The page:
Sony will conduct its own replacement program to address overheating problems that have hit some notebook batteries.
The company is planning a worldwide program to replace battery packs that use certain Sony lithium-ion cells, according to a brief statement issued on Thursday. It is discussing the plan with the US Consumer Product Safety Commission and will also work with governments in other countries. More details will come soon, Sony said.
The planned replacement program will address the cells involved in Apple and Dell's recalls earlier this year, said Sony spokesman David Yang. It will reach other vendors that used those batteries. Sony is already talking to some manufacturers and will work with the system vendors on possible recalls, he said. The affected cells were made between January 2004 and February 2006, Yang said.
The announcement came the same day that a fourth notebook vendor, Lenovo Group, recalled Sony-based battery packs used in its products. A recall by Toshiba followed Dell's and Apple's actions.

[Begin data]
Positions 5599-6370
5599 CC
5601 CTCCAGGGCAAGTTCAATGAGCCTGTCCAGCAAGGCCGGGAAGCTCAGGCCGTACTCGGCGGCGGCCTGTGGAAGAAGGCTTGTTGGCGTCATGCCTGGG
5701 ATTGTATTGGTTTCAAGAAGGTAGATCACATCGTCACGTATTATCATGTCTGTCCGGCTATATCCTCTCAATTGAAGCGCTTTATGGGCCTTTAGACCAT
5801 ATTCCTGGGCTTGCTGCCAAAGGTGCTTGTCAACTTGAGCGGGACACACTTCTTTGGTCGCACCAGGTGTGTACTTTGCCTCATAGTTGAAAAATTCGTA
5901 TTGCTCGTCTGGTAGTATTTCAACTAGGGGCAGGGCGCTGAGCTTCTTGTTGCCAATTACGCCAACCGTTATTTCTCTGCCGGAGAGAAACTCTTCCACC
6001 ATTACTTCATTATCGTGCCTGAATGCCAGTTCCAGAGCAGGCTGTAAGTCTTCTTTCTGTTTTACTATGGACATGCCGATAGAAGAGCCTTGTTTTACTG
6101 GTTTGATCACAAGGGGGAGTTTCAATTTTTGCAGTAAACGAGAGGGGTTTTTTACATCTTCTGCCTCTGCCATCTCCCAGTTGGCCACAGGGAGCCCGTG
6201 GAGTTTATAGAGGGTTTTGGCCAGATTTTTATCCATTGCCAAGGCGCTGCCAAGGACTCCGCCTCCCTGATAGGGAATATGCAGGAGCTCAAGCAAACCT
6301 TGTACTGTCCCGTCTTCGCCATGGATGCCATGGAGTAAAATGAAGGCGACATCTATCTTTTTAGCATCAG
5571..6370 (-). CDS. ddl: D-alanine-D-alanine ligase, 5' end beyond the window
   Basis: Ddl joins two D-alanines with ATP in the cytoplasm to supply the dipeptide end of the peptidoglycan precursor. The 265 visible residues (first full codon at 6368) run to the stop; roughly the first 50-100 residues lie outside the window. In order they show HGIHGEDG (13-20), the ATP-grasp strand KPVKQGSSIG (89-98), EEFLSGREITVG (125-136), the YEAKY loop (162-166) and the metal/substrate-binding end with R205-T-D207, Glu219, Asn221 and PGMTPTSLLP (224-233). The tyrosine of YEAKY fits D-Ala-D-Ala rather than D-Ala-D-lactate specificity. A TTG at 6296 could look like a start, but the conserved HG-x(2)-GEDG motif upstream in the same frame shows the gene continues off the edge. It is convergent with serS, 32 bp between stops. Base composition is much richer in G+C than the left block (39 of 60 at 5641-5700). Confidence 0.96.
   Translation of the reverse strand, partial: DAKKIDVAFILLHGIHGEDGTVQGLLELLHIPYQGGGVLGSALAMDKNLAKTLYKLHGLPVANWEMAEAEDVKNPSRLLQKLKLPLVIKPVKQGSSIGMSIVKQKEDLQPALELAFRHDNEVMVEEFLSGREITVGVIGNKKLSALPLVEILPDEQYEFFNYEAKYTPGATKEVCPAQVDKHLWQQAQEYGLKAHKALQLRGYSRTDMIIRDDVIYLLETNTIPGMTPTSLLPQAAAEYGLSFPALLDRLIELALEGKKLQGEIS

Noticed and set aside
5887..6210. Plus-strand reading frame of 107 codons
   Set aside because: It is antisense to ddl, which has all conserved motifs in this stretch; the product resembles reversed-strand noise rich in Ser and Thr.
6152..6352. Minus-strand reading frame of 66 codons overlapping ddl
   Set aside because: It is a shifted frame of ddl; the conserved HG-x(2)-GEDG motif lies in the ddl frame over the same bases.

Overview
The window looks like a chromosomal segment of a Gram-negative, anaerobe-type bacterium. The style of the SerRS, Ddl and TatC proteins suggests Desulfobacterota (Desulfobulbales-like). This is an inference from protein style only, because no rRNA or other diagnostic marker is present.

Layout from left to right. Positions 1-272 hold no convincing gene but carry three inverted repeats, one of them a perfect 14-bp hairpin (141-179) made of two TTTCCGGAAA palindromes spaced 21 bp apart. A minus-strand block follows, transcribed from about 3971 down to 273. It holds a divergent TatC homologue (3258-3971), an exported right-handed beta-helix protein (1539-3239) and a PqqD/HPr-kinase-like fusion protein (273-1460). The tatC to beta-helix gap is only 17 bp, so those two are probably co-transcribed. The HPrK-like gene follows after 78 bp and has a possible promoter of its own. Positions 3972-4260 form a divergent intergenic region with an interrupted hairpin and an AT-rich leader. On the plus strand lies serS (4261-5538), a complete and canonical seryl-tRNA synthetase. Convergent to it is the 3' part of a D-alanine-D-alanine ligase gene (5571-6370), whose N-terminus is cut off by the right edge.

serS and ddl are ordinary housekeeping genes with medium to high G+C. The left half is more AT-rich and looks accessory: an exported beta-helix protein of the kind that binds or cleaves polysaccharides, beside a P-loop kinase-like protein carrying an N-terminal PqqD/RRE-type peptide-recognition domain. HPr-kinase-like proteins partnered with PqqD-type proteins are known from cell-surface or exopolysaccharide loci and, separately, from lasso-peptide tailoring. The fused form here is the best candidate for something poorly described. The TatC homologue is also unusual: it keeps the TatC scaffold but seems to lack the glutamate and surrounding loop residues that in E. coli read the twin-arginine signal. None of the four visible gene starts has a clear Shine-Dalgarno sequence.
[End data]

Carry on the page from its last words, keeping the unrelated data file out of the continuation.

Sony has helped support notebook makers' recalls but has not yet initiated a program itself. The recalls have been one more embarrassment for consumer electronics and media giant, which has suffered a number of disasters in recent years.
In the case of the lithium-ion cells involved in this replacement program, microscopic metal particles in the battery cells can come into contact with other parts of the cell and cause a short circuit, Sony said in its statement. The battery normally powers off at that point, but "under certain rare conditions" the short circuit may lead to overheating and fire, the company said.